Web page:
Lugh is Huge

Part 1 of 2

A three-headed Lugh discovered in Reims, France in 1852.

Warrior, King, Craftsman, God—Lugh is so big that explaining his festival, Lughnasadh (pronounced Loo-NAS-ah), which occurs on August 1, needs two parts. In this segment, we’ll delve into Lugh; next month, the rituals and customs associated with his celebration.

Legend & Legacy

A member of the Tuatha Dé Danann, Lugh reigns as one of its chief deities. His name probably comes from the Proto-Indo-European root lewgh, meaning “to bind by oath.” Thus, in addition to many appellations, he is associated with oaths, truth, the law, and rightfulness.

Legends vary, but by all accounts, Lugh’s life played out against the deep-seated animosity between his tribe, the magical Tuatha Dé Danann, and the evil Fomori (also known as Fomorians), god-like beings that personified death, destruction, and chaos.

Everyone agrees that Cían (also spelled Kien) of the Tuatha Dé Danann was Lugh’s father and Eithne, his mother. She was the daughter of the evil Fomori King Balor.

Although one legend posits that the marriage of Cían and Eithne was an attempt to form an alliance between the warring tribes, the more prevalent myth is darker and more devious—like Balor himself.

In it, Balor was warned by a druid that his grandson would kill him. Since he had but one child—Eithne—he imprisoned her in a tower on Tory Island to prevent any opportunity for her bear children. Yet she dreamed of a man who would come across the sea. That man, of course, turned out to be Cían.

Cían, in the meantime, had a score to settle with Balor. The king had stolen the young man’s magical cow, the Glas Gaibheann, who never ran out of milk. Cían sought out Biróg of the Mountain, the wisest and most powerful druid to help him avenge the wrong.

Biróg disguised Cían as a woman and stirred up a magical wind that blew them both to the tower where Eithne lived. Biróg told the women who guarded Eithne that the disguised Cían was a queen of the Tuatha de Dannan who needed shelter. Biróg then cast a sleeping spell on the guards. 

Eithne recognized Cían as the man of her dreams. They fell in love, made love, and Eithne conceived Lugh.

When Lugh was born, Balor ordered him drowned. But Biróg rescued the baby and gave him to Cían, who arranged to have Tailtiu, Queen of the Fir Bolg, foster him.

Under Tailtiu’s guidance, Lugh matured into an athlete, warrior, swordsman, smith, craftsman, harpist, poet, historian, and sorcerer.

With those skills intact, Lugh traveled to Tara, the religious and political center of old Ireland, for the annual gathering held on August 1 to assure the well-being of the community. He presented himself to the court of Nuada, King of the Tuatha Dé Danann.

No one could join the court who did not have a unique skill with which he could serve the king. When Lugh offered his array of talents, each was rejected as the Tuatha Dé Danann already had someone with that skill. But no one had all those skills simultaneously. Lugh, then, joined the court not only as an Ollam (poet or bard), but as Chief Ollam, a term that refers to the highest member of any group.

Lugh was shocked that the Tuatha Dé Danann meekly submitted to the Fomori. Seeing courage in the young man, Nuada gave Lugh command over the Tuatha Dé Danann army. He led them to victory against the Fomori in the Second Battle of Mag Tuireadh.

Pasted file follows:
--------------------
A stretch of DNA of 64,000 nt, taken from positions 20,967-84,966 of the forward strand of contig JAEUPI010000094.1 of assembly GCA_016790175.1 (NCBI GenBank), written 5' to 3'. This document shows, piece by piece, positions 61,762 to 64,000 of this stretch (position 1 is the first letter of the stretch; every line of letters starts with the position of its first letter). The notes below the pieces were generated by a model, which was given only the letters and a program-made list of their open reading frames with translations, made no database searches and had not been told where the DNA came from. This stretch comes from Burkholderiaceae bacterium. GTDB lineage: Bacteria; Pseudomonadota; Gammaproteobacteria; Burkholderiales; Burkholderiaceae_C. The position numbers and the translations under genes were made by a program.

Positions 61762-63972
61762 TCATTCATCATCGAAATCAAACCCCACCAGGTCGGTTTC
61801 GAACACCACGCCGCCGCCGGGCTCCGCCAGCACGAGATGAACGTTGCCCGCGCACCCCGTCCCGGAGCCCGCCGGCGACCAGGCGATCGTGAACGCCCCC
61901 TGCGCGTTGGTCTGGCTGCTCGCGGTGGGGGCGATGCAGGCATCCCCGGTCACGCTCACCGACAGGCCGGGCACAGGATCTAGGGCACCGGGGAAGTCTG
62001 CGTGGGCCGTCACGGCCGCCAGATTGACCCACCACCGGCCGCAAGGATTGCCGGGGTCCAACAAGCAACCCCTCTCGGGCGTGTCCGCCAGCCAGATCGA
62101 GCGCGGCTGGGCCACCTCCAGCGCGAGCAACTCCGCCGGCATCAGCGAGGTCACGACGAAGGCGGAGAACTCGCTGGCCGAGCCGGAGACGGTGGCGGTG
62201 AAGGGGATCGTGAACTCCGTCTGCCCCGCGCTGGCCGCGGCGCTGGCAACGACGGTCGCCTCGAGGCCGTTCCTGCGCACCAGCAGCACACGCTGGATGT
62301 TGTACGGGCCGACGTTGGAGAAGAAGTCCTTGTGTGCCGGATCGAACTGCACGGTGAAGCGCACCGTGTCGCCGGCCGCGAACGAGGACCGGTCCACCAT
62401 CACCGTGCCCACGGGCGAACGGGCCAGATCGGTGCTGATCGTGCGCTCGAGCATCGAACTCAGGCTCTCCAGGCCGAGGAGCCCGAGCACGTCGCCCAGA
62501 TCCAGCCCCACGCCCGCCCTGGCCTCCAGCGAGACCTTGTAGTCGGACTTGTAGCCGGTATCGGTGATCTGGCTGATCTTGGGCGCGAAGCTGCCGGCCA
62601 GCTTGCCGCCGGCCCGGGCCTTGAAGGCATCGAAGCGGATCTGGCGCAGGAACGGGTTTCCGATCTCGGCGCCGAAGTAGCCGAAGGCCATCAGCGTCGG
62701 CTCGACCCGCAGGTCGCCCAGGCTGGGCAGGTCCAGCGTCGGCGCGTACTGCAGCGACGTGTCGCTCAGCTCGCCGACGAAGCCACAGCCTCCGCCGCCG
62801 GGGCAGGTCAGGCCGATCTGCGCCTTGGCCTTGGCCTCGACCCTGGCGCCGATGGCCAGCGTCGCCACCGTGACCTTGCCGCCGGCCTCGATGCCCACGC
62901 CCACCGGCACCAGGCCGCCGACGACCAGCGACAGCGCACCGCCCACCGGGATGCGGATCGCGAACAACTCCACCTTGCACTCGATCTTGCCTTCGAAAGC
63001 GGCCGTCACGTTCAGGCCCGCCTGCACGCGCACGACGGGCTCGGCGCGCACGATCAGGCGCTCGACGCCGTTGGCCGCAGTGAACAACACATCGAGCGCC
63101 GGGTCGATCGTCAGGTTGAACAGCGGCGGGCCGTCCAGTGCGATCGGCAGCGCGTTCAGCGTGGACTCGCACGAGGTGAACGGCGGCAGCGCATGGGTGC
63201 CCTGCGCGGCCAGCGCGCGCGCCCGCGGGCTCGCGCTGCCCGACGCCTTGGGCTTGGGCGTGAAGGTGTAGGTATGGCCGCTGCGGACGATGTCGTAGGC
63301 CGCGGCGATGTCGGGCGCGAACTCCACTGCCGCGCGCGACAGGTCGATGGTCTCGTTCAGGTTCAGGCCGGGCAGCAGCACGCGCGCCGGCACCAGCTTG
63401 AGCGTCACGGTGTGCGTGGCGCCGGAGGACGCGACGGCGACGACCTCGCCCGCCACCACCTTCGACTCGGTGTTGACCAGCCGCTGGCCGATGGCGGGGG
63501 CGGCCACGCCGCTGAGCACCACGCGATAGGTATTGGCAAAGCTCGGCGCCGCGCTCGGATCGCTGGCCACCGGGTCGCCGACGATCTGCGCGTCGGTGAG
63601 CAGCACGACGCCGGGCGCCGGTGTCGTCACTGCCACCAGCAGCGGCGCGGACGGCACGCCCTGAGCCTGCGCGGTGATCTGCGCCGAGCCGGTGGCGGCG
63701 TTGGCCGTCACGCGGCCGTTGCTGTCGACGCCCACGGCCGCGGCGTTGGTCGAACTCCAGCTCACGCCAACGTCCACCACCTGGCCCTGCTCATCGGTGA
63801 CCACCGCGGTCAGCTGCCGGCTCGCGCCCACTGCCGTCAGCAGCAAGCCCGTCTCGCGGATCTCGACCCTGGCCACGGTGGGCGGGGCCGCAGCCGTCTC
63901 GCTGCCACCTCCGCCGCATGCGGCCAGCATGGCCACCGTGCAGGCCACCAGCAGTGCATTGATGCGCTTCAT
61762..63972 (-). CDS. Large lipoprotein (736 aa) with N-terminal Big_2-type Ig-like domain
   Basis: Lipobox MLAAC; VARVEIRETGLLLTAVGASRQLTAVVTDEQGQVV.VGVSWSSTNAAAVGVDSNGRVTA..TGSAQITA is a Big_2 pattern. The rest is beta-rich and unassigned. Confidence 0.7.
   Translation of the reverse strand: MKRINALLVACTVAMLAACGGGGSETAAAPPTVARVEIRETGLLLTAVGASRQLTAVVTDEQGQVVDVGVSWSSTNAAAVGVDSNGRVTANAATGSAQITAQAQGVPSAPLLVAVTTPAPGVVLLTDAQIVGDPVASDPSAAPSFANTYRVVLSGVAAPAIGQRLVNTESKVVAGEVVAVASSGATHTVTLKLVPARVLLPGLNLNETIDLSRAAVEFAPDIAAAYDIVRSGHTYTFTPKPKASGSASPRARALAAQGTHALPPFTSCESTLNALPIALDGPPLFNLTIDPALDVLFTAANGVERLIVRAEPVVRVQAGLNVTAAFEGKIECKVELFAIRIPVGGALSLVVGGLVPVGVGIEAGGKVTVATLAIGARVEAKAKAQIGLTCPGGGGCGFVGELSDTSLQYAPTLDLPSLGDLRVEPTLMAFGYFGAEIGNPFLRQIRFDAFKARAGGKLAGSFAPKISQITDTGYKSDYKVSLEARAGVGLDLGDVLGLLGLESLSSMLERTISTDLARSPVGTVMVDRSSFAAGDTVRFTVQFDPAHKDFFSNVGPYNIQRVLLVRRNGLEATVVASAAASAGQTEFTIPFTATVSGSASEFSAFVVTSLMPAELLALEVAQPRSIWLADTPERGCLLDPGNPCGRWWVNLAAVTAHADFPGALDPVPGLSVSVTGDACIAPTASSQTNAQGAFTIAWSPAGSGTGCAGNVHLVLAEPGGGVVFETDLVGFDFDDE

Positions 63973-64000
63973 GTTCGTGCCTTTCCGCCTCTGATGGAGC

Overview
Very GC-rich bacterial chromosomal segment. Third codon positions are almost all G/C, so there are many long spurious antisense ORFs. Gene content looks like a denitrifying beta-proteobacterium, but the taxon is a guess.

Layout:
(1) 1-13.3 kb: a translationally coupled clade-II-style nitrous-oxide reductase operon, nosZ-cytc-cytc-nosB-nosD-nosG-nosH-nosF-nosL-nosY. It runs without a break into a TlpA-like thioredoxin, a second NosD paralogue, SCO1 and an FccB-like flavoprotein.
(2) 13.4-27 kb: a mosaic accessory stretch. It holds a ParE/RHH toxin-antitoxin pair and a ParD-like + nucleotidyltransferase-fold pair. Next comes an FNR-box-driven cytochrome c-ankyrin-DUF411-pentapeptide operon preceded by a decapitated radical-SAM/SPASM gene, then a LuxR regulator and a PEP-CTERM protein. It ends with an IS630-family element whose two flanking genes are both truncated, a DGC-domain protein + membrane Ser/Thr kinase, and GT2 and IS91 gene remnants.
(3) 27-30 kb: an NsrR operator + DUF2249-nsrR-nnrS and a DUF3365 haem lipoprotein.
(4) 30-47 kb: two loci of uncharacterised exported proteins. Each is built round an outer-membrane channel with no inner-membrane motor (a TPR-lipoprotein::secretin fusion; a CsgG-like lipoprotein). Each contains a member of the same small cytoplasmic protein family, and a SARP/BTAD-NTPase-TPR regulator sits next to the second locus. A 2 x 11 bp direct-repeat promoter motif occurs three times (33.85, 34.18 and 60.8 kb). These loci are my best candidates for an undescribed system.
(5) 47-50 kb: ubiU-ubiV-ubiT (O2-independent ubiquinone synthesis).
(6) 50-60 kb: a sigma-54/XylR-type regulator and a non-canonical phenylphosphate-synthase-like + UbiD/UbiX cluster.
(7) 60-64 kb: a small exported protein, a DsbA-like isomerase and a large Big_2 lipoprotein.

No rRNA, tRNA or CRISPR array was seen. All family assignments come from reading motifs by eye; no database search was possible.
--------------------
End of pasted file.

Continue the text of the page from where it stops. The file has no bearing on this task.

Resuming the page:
In that battle, Balor killed Nuada. Lugh then slayed Balor with a slingshot, fulfilling the prophecy that the king would be killed by his grandson. To this day, thunderstorms in County Mayo, Ireland, are referred to as battles between Lugh and Balor.

Lugh’s bloodthirsty magical spear (center of picture) as illustrated
by Harold Robert Millar
in The Mythology of the British Islands by Charles Squire (1905).
Savior & Sorcerer

Because he defeated the Fomori, Lugh earned the title of savior. He was declared King of the Tuatha Dé Danann and reigned over a united Ireland.

Later on, Lugh fathered, or—depending on who is telling the tale—was reborn, as the Irish hero Cú Chulainn.

As a prominent Celtic deity, Lugh’s titles were numerous. The most famous was Lámfada, “Of the Long Arm,” a reference to the length of his spear. It was unbeatable and could take the form of lightning when thrown.

His other magical possessions were:

  • Cloich tabaill, the slingshot that killed Balor;
  • Sguaba Tuinne, the “Wind-Sweeper,” a fast boat;
  • Énbarr of the Flowing Mane, a horse that could travel from this world to the Otherworld and back;
  • Failinis, a greyhound who always caught his prey, generated killer winds with his tail, was invincible in battle, and turned water into wine.

Lugh is also credited with inventing a number of notable Irish games, including horseracing, sports, and fidchell, the Irish precursor to chess.

Popular Culture

Lugh is prominent in contemporary popular culture, appearing in:

  • Video games, including the Young Wizards series
  • Saban’s 90s fantasy series, Mystic Knights of Tir Na Nog
  • Marvel Comics® Thor: Blood Oath, Thor, and Warriors Three
  • Dungeons & Dragons, as part of the Celtic pantheon

Next month
Part 2 of 2
Lughnasadh—The Festival

One response to “Lugh is Huge”

  1. […] which occurs on August 1, needs two parts. Last month, we delved into the god’s background in “Lugh is Huge”; this month, the rituals and customs associated with his […]

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One response to “Lugh is Huge”

  1. […] which occurs on August 1, needs two parts. Last month, we delved into the god’s background in “Lugh is Huge”; this month, the rituals and customs associated with his […]

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